Without a doubt, starting a new business can be one of the most rewarding, and equally terrifying, experiences in anyone’s life. With the commercial availability and success of Unmanned Aircraft Systems (UAS), commonly referred to as drones, many business entrepreneurs are starting new aviation businesses. Whether the UAS business uses drones for aerial mapping/videography/photography, pipeline/hydro-transmission line inspection, real estate, railroad and highway maintenance, film production, agricultural and conservation, or for any other purpose, UAS business owners need to consider the drone liability ramifications should a drone cause damage to a person’s property or injury to a person during the commercial usage of that UAS.
 
From a legal standpoint, current federal law states that “a lessor, owner or secured party of an aircraft is liable for personal injury, death, or property loss or damage on land or water only when a civil aircraft, aircraft engine, or propeller is in the actual possession or control of the lessor, owner, or secured party” and “the personal injury, death, or property loss or damage occurs because of the aircraft, engine, or propeller, or the flight of, or an object falling from, the aircraft, engine, or propeller.” 49 U.S.C.A. §44112(b) (2015).
 
In a case involving the crash of a fixed wing aircraft and death of a passenger, the Florida Supreme Court in Vreeland v. Ferrer, 71 So. 3d 70 (Fla. 2011), held that 49 U.S.C.A. §44112 preempts Florida’s statutes and applies in cases where people on the ground (surface of the Earth) are injured or killed, but does not apply when the injury, death or property damage is to the passenger of an aircraft. Given the holding of the Florida Supreme Court and unique nature of unmanned drones, liability for drone operators, at least in Florida, will fall under 49 U.S.C.A §44112. Consequently, as the “lessor, owner or secured party of an aircraft,” the UAS business entrepreneur will likely be liable for injuries or damages to people or property on the surface when caused by the UAS drone.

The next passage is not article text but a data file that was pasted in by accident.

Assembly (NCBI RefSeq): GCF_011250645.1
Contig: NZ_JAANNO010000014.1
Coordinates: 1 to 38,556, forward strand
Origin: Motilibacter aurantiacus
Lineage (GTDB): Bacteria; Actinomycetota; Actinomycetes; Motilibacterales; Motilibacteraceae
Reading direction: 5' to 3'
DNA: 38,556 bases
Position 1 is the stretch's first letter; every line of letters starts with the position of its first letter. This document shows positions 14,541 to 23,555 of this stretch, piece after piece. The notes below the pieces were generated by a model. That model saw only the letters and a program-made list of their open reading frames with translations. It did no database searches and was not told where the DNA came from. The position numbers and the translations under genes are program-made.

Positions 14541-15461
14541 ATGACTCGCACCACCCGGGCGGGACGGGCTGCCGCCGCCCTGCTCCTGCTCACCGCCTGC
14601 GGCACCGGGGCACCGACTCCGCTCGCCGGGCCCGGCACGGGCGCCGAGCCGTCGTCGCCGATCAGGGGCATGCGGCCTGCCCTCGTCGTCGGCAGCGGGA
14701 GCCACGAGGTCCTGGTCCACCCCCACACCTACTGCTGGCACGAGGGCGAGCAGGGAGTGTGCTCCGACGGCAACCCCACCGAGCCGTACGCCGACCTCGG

So, what does the UAS business entrepreneur do to protect himself? For starters, UAS business owners that operate drones can personally protect themselves from liability by forming either a limited liability company (LLC) or a corporation. While an LLC provides for both a favorable flow-through partnership taxation and limited liability protection for all members, corporations allow for limited liability, continuity of life, free transferability of ownership interests and centralized management. The greatest benefit of a corporation is the limited liability aspects – a shareholder’s financial risk is limited to the amount invested in the corporation and the shareholders is not liable for corporate obligations. Simply put, in most cases, the liability for any injuries or damages due to a UAS crash will stop with the business such that the injured or damaged party will not be able to collect from the UAS business owner’s personal assets.
 
New UAV business owners should also consider insuring their drones before taking to the skies. In the unfortunate event that a drone crashes, a UAS business owner will want to have peace of mind that any damage caused by his drone will be covered by insurance. A quick Google search yields several insurance companies that insure UAS operators for commercial purposes. UAS Business owners should purchase an insurance policy that will fully cover all aspects of the UAS business’ operations. Before inking the contract for drone insurance, read the policy to see what exclusions the policy contains. After all, a UAS business owner would hate to have a drone crash and injure a person because the drone lost signal connectivity, only to later find that the insurance policy excludes accidents that occur under those conditions.
 
Even before the FAA grants a UAS business owner’s petition for Section 333 exemption, the business owner needs to consider the liability aspects of his new business. If you are a UAS business entrepreneur and have questions about your new drone business, give The Ison Law Group a call at either 855-LAW-1215 or 863-712-9475.